The chair would be titled an Ombudsman and he would be the chief arbiter of standards (ibid: para 67). The complaints arm in Hunt’s model would have the same make-up as Lord Black’s, or could be smaller with seven laypersons and four press representatives, although Lord Hunt seems to favour membership which is influenced by the requirement to be representative of the country in much the same way as the Public Appointments Commissioner is required to take this into account (ibid: paras 31 and 69).
Both proposals also suggest that press representation should be more representative, and not dominated by the national press as the current PCC is. Whilst both proposals accept a need for the presence of laypersons on the Code Committee, they would be in the minority, which they justify on the basis that only editors would have the knowledge of what is happening in the field to know whether the code needs amending or not (ibid: para 58; Black 2012: para 80).
Despite both being called ‘drafts’ and with some detail needing to be added, they are clearly very well-worked out and there have been grumblings that they are attempts by the press (although Lord Hunt tries to distance himself by saying this is the PCC view) to give Lord Justice Leveson a fait accompli.
Critics draw comparison to the establishment of the PCC whilst the Calcutt Inquiry was ongoing as being evidence of the press’s willingness to do the ‘absolute minimum reform needed to stifle opposition’ (Frost 2012: para 14). In fairness to these proposals, they do suggest widespread changes to both the functions and make-up of the body, but one could argue, given the crisis in confidence in journalism that the phone hacking scandal has caused, minor reforms would simply have been ignored by Leveson and the government.
However, Lord Black has argued that his proposal is viewed as credible, and therefore likely to be effective, because it was formulated within the industry (Black 2012: para 8). But in being so parochial (with no public consultation) (ibid: para 9) and without any input from journalist organisations such as the National Union of Journalists, and some publications claiming to have not been consulted (South West Wales Media 2012) the origins of the proposals may prove to be the ultimate reason why neither is accepted.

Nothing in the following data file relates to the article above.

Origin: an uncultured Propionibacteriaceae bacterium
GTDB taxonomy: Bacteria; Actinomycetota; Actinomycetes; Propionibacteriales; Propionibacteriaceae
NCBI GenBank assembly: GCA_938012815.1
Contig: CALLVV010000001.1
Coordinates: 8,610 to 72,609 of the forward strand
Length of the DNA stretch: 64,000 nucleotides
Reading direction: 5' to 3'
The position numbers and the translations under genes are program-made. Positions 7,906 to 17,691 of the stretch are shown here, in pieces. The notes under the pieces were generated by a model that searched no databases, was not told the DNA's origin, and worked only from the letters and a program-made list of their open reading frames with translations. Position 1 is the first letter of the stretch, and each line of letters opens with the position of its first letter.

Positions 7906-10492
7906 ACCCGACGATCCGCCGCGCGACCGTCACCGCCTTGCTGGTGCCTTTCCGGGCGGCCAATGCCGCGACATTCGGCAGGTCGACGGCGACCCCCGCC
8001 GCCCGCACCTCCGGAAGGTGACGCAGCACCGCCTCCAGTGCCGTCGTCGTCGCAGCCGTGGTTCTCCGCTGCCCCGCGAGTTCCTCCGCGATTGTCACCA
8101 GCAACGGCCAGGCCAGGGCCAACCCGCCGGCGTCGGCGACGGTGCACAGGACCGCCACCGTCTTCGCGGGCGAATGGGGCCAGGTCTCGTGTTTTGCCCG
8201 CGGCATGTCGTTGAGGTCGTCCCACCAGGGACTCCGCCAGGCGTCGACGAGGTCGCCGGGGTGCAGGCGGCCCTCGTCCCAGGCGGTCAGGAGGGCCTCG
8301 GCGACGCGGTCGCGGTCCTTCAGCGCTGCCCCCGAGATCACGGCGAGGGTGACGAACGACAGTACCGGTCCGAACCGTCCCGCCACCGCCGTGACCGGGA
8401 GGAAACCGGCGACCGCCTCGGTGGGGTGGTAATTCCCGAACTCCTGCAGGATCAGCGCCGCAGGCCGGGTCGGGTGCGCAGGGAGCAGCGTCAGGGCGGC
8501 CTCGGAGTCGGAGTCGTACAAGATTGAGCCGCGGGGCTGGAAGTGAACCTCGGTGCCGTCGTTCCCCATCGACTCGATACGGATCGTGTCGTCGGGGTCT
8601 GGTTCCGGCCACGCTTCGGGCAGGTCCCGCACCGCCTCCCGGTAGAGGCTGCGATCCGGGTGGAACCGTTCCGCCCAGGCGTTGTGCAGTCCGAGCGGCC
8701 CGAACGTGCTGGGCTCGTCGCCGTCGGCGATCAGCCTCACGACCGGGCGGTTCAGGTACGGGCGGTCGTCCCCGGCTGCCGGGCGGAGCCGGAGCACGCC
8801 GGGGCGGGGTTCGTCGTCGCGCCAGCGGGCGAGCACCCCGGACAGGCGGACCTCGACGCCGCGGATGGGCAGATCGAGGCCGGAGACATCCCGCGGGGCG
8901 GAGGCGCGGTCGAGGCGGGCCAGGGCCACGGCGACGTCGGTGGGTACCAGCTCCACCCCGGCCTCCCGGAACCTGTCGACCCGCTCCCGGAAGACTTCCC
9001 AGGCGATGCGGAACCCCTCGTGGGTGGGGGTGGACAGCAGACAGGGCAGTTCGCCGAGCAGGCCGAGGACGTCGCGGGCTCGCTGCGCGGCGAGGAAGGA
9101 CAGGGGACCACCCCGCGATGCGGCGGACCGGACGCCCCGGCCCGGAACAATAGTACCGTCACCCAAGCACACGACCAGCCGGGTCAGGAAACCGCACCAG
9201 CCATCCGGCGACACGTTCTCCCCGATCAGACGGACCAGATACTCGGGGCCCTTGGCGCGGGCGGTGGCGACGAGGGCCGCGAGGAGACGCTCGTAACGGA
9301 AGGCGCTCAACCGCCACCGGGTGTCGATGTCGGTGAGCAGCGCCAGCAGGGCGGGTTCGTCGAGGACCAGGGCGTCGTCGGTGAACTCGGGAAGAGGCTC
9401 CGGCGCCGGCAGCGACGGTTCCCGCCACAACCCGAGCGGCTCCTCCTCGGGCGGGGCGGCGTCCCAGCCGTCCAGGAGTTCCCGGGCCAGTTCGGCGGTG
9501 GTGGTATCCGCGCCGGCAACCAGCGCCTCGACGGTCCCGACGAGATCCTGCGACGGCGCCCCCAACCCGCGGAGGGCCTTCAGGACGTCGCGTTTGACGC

Contractual Basis of New Self regulators
Whilst the contractual basis of the new proposed self regulators would seem to give the regulators greater powers than the existing PCC, and be flexible enough to deal with new media platforms, thus complying with the requirement in para 1.1.d of Leveson’s Draft Criteria for a Regulatory Solution that it is ‘sufficiently flexible to work for future markets and technology’, it is not without flaws. The initial contract is for five years, and thereafter it would be a rolling ‘five-year’ contract.
These contracts are not long enough. They give publishers relatively regular opportunities of withdrawal which may occur if the scheme does not meet with the individual publisher’s liking (e.g. they may be subject to adverse findings by either the Complaints or Standards arms) (Media Standards Trust 2012: 44). Once the scheme lacks all major publishers it begins to lose its credibility with the public, and if there are not adequate financial or other incentives to join the scheme, it is unlikely that newer online news outlets will join.
Many of the examples that Lord Hunt used to support his adherence to voluntary contractual arrangements were taken from the sporting world (e.g. the Premier League, Jockey Club and England and Wales Cricket Board) where if a team or individual is outside of the competition (either through sanction or withdrawal) they face a clear financial penalty as they cannot continue to compete (ibid: 44-46). In media regulation there are no such similar incentives, if the newspaper does not want to play by the rules of the self-regulator it can still continue in business.